Photograph by John T. Craft, August 16, 2006.  Copyright John T. Craft and SNMTC 2010.  Profile by G.A. Villa, copyright
G.A. Villa and SNMTC.

Marvin Ray was one of the five founding members of the Southern Nevada Model T Club, and he is pictured here in his 1915, three-quarter ton, Model C-4 Buick Truck (with overhead valves).  Marvin passed away in 2011, but his legacy lives on in his sons, who are active members of the club.
John T. Craft, the Southern Nevada Model T Club Historian, wrote in an earlier profile of Mr. Ray, that
"[d]uring the fifty years that the Rays have owned this truck, they have always kept it garaged.  We commend Marvin and Lucile for their foresight and relentless stewardship of all their time and efforts in preserving this very rare, most colorful and fascinating piece of Nevada history."

Marvin was born in Las Vegas, Nevada, and his wife of 62 years, Lucile, was also a native Nevadan, having been born in Hiko, Nevada.  So new was the Las Vegas of the Rays, the journalist Ed Koch of the Las Vegas Sun wrote in a July 15, 2006, article that when Mr. Ray was "in a San Diego military hospital recovering from wounds sustained at the costly World War II battle for Tarawa, a fellow Leatherneck in the next bed struck up a coversation.  'So where are you from?' he asked Ray.  'Las Vegas,' Ray replied.  'What?  Where's that?' the perplexed Marine asked."

Marvin Ray's contribution to the history of the early automobile reaches beyond Nevada with reference to the Model T.

Southern Nevada Model T Club Historian John T. Craft wrote a note recently in which he talked about Marvin's 1914 Wide Track Speedster which had a 60-inch track instead of the 56-inch standard track.  Mr. Craft wrote that "[t]he wide tracks were mainly shipped to the cotton growing South where the farm wagons had the 60-inch track so the cotton bales would fit between the wheels.  [The] reasoning was that the wide track would match the ruts of the farm wagons making the Model T much safer to drive on the unimproved roads of the time....Research shows that the wide tracks were built from 1909 through 1916.  There are no records showing how many were built."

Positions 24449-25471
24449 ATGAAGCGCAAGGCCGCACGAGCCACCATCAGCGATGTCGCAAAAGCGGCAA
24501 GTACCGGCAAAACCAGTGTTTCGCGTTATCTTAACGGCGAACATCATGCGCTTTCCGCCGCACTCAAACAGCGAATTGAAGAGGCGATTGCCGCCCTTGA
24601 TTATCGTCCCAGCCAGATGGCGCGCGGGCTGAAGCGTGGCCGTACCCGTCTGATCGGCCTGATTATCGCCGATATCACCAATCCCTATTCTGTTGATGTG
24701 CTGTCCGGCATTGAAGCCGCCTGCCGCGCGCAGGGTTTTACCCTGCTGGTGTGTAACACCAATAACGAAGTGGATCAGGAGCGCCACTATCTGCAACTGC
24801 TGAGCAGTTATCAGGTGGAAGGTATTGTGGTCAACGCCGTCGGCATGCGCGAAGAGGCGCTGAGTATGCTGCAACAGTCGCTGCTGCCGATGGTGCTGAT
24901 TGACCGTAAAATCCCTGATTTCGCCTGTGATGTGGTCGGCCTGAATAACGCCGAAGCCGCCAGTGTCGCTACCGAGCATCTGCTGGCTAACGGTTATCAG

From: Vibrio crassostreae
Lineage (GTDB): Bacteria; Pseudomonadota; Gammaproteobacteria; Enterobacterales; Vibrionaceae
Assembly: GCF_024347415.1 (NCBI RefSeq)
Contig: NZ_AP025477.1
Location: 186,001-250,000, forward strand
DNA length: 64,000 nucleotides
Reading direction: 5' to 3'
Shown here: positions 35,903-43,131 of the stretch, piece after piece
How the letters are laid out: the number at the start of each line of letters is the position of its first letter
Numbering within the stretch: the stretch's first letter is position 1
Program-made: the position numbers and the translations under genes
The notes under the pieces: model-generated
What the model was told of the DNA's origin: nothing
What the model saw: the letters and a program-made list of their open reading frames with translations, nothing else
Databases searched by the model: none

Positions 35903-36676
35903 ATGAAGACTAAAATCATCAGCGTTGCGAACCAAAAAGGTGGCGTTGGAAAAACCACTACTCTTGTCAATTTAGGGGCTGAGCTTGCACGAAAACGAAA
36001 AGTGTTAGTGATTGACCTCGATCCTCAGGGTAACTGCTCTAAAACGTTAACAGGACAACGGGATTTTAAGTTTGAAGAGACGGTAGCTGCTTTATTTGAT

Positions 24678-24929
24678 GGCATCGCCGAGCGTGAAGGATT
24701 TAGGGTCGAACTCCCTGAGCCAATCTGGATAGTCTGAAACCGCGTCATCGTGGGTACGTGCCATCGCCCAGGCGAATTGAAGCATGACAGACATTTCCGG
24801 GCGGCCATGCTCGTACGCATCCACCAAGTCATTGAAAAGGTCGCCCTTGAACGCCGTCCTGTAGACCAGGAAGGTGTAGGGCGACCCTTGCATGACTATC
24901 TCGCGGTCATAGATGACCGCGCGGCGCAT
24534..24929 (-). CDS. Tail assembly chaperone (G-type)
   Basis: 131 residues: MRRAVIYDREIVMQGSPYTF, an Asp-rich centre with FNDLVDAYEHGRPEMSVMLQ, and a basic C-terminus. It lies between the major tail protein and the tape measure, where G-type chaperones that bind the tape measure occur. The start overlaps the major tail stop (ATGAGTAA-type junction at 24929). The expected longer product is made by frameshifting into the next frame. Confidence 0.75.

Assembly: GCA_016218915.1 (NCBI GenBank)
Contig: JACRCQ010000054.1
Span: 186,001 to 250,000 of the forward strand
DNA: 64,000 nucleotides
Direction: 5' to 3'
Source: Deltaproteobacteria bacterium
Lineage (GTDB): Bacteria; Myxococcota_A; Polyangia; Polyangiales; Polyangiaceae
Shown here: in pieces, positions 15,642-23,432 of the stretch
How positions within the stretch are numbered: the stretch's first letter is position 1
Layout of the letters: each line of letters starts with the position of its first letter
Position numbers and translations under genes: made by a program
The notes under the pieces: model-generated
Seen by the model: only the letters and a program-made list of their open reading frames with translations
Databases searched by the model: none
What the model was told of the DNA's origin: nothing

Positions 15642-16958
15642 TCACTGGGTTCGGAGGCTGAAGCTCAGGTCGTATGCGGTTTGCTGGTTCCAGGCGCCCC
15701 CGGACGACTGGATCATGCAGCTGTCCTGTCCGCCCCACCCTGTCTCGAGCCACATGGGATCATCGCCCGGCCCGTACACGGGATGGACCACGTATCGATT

Marvin and his late wife with their cars and in their person have served the history of Nevada and Las Vegas well, and we are privileged to have had them as members.

In 2010 Mr. Ray was one of three members given an award of appreciation by the Southern Nevada Model T Club for his prominent role in the organization and creation of the club. 


DeDe and Frog LaGrow, Mojave California Model T Tour, April 9, 2005.  Photograph by John T. Craft.  Copyright John T. Craft and SNMTC 2010.  Profile by G.A. Villa, copyright G.A. Villa and SNMTC.

Frog and DeDe LaGrow found their treasured 1925 Ford Model T Roadster in Mr. LaGrow's brother's backyard in 1985 in Salt Lake City.  It was well protected with a covering of leaves and had a tree branch growing through a space between the engine and the frame.  Brushing off the leaves and removing the tree branch, the LaGrow's made the car their own.